The Sunday Painter, Peckham recently made the switch to commercial having operated the space as an artist led project for the past four years. Still integral to their programming is the support for young and emerging artists and curators. I’m interested to see how the new refurb to accompany this transition affects the space, but upon arriving at Rob Chavasse’s Earth Wire I realise now’s not the time, as the majority of the natural light has been blacked out to enhance what is a predominantly video-based exhibition.
Before entering the darkened room, you’re greeted by a pair of wall-mounted fans, one pumping hot air, the other cool, dripping into a bucket beneath. Standing between the opposite air currents is a pretty horrible sensation; an artificial rush of blood, combined with a fever, simulated. But from a distance, the simplicity of the intervention - in this case using household appliances in an irrational arrangement, to create a kind of magic, a deft touch -resonates with the ideas recurrent in the show; a sublime semblance of banalities, made comic and melancholic, leaving you dangling – where were those fleeting moments buried?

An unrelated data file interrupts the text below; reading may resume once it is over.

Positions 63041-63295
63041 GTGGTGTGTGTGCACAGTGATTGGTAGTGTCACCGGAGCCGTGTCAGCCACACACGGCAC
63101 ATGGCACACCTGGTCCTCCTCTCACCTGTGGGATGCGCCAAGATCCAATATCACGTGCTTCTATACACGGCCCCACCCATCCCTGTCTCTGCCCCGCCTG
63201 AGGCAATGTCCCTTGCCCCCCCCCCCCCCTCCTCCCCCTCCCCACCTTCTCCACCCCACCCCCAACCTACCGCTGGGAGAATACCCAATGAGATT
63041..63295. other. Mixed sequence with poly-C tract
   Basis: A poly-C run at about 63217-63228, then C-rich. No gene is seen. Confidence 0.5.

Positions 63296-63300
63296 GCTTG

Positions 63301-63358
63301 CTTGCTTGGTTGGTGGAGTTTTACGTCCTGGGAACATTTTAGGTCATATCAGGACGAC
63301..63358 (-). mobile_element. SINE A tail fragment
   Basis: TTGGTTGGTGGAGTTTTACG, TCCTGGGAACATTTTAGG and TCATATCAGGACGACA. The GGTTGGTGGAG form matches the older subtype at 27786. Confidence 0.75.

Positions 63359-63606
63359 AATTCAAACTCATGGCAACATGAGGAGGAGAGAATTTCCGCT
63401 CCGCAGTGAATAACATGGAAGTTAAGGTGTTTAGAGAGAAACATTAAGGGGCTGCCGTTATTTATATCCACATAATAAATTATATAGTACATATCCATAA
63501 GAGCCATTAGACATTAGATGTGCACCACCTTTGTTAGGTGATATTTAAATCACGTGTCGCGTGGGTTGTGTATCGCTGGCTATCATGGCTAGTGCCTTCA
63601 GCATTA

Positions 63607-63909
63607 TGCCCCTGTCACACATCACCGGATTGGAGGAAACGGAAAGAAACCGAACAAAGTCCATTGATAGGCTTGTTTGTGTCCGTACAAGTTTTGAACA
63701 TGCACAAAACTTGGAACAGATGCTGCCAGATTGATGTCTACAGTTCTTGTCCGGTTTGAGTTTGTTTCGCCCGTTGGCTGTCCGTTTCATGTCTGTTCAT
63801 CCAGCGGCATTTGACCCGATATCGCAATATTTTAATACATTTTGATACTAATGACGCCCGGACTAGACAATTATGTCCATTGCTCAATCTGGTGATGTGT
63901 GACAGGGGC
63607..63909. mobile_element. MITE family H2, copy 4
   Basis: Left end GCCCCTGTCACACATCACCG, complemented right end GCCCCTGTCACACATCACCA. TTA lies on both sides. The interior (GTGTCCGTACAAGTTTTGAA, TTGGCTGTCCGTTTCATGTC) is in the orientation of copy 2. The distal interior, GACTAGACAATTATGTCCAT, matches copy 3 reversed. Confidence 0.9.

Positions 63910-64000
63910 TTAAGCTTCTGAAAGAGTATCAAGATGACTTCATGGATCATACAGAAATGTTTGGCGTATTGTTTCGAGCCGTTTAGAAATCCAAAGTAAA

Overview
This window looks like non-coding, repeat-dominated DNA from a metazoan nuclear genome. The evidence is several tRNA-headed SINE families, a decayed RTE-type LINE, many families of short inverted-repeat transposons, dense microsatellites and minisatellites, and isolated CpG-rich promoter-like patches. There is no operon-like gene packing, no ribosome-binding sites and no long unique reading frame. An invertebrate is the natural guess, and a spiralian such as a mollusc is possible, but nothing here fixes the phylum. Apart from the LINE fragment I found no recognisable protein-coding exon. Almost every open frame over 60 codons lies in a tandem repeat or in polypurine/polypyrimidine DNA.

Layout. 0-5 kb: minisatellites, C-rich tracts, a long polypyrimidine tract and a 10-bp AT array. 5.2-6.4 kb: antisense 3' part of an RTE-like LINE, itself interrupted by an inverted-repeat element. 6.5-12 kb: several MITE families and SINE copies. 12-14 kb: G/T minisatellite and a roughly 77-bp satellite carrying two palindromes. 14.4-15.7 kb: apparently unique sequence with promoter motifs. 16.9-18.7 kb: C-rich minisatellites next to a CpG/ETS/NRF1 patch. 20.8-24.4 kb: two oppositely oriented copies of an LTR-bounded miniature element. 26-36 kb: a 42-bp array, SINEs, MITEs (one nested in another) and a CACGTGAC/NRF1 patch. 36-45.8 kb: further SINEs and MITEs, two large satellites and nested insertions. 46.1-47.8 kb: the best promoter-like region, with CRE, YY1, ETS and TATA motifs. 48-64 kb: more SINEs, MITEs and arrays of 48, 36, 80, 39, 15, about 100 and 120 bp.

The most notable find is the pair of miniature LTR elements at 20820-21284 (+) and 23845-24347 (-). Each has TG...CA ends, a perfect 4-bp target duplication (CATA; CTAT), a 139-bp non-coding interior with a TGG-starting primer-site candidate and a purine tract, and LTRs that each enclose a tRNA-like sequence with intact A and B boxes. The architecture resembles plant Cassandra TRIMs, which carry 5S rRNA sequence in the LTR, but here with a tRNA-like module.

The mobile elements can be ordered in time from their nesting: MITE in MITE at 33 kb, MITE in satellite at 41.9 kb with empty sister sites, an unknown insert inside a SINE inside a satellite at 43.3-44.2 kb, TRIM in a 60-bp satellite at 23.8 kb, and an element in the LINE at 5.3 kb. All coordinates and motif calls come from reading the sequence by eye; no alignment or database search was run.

Earth Wire, a 15 min video projection and central focus to the exhibition, opens with a close observation of a cheap, coin operated machine producing a cup of instant coffee, continuing the references to hot and cold proximities (the coffee and milk) and commonplace electrical goods. Following images of a globe spinning unnecessarily fast, and a pair of potted plants perpetually rotating within the vitrines of a revolving door create a kind of empathetic relationship with one another and toward the artifice of these generic environments, revealing an unexpected alchemy in their ability to attain a spirit of the underdog; the ordinary objects appearing to exceed beyond function and consequently enchant. The work is never self-effacing however, I never had the impression Chavasse is attempting to draw a focus or have the viewer assume an empathetic relationship toward himself.